Frank Popp Ensemble: Touch And Go

[18 May 2006]

By Dan Raper

You’re an assassin. You fly into London for a job; while drinking at the hotel bar, you spot the target at the cigarette machine. You seduce him with a flick of your (presumably blonde) wig; you accidentally trip as you walk past him, look up into his sparkling eyes. You’ve got him right where you want him. An hour later in his room, when you’re standing over him, gun pointed and silencer on, you’re thinking about his lips; his smile; his eyes widened in surprise. Moral of the story: “Business and pleasure / Never get the two mixed up / Oh no, never ever / Fall in love when you’re on the job.”

All that violence and intrigue—and that’s just the first song. Düsseldorf’s Frank Popp Ensemble has collected a funky, overwhelmingly fun set of tunes that run from James Bond-style hedonistic danger to disdainful love to boogying down like it’s 1969. The crooning vocals of Sam Leigh-Brown (female), are accompanied here by all the traditional instruments of ‘60s soul: Wurlitzer, rhythm guitar, and lots and lots of brass. The result is catchy, kitschy, undeniable.

Frank Popp Ensemble is a vehicle for the leader, Mr. Frank Popp, to pay homage to some obvious musical heroes, and he doesn’t so much update as re-create those sounds. For those of us who weren’t around to hear the sound of the original Northern soul movement, Touch and Go‘s a mini-history lesson; think Motown, soul, and early R&B and you’re pretty much there. But as filtered through years of spy films and spy film parodies, the music takes on a knowing, modern sheen—the group knows it’s somewhat tasteless, but the attitude is, the hell if that’s going to stop us having a great time. And for the most part, they pull the listener along with them.

So we get upbeat soul songs with organic, catchy melodies. “Don’t Waste My Time” has the Motown optimism of Michael Franti & Spearhead’s “Sometimes” with none of the social commentary. “Enough” incorporates strings into a fuller texture that really wouldn’t sound out of place as the theme song to Goldfinger. “Gettin’ Down” is a buzzy Wild West dance anthem, with an accordion lick and a honky-tonk funk that’s unstoppable. Go-go rock ‘n’ roll has a stronger influence on the funky, shuffling “Leave Me Alone”, with its classic “go baby go” chorus; though the opening is reminiscent of the Sesame Street theme, the vocals’ scorn for the male character brings the song past influence and evokes real emotion.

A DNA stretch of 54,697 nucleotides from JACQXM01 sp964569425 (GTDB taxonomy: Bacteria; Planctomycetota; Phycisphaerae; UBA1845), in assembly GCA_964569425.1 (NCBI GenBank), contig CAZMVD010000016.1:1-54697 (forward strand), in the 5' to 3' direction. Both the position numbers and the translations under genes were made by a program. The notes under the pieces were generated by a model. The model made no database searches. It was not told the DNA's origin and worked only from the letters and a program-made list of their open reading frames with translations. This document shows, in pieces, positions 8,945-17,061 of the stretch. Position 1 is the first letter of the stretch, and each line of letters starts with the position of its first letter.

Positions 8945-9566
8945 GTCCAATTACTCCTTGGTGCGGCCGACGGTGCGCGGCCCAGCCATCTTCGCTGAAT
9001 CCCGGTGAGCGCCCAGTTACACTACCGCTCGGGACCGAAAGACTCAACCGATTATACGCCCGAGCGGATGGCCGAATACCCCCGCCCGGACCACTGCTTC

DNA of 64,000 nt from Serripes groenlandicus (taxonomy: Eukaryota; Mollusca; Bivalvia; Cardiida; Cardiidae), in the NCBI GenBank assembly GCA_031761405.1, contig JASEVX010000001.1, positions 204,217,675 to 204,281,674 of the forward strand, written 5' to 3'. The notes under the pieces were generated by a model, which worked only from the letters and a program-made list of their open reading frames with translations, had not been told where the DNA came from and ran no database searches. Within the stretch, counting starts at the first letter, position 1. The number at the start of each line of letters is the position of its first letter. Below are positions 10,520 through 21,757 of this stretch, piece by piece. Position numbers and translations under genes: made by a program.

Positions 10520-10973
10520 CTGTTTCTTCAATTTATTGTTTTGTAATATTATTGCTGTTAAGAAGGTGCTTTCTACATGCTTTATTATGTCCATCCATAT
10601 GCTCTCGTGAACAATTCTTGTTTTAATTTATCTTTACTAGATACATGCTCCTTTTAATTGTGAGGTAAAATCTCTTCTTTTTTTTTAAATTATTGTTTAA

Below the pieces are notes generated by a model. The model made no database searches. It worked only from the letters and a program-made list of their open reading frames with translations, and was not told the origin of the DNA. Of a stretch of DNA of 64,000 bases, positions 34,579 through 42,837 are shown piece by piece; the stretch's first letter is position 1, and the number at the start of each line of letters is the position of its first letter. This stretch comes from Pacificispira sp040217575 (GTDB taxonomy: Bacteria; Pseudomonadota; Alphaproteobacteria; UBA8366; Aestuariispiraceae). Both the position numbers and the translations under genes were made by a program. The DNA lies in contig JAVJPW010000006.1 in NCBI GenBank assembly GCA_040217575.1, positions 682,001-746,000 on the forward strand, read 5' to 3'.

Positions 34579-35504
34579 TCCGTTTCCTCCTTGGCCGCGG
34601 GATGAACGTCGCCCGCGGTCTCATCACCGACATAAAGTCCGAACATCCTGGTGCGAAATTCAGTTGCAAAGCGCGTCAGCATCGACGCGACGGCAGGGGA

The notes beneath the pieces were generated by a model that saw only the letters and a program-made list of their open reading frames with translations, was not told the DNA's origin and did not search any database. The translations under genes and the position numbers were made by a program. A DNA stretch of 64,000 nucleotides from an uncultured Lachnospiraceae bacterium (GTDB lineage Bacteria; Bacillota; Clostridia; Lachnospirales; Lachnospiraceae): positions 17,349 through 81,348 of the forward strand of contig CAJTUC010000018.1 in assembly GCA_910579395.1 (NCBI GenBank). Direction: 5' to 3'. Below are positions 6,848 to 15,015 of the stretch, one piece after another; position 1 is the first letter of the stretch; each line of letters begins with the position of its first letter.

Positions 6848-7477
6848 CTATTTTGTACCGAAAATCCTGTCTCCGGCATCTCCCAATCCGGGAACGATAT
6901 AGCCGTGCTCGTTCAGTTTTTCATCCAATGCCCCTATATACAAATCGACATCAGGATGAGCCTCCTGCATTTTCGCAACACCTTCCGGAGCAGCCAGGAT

By the second half of the disc, you’re comfortable predicting the vein that each next song will take; but there’s just enough variation on the album that this is only a slight problem. “Fonce Dans Le Coeur” doesn’t have the overt lounge feel of Nouvelle Vague, but uses the sensual sound of the French language to great effect, like Fabienne Delsol on “Laisse Tomber Les Filles”. The instrumental closer “Slaughter at Primrose Hill” is like a soundtrack to a campy thriller, with a twangy rhythm guitar bass line, Wurlitzer, and prominent brass. But the brief dip into regular R&B territory doesn’t work so well, on “All I Need”. For some reason, on this track Leigh-Brown’s voice is drained of its sensibility (when the song needs it most). So instead of Alicia Keys’ moaning virtuosity, we get a pretty but too-pure imitation. And the one track with a male vocalist, “Psychedelic Girl”, feels a little out of place with its tinges of Krautrock influence.

These subject-matter on Touch and Go is so typically associated with the musical soundtrack Frank Popp Ensemble has crafted here that you almost get the sense that a lot of it is done tongue-in-cheek. The chorus from “Business and Pleasure”, for example, has a keen sense of irony. But Leigh-Brown’s vocals consistently win the listener over, communicating either derision, or deep sexiness, or longing with great versatility and equal success.

That’s the rub on this disc: you know you should be above it, but it’s just too much fun. Go ahead, enjoy it.

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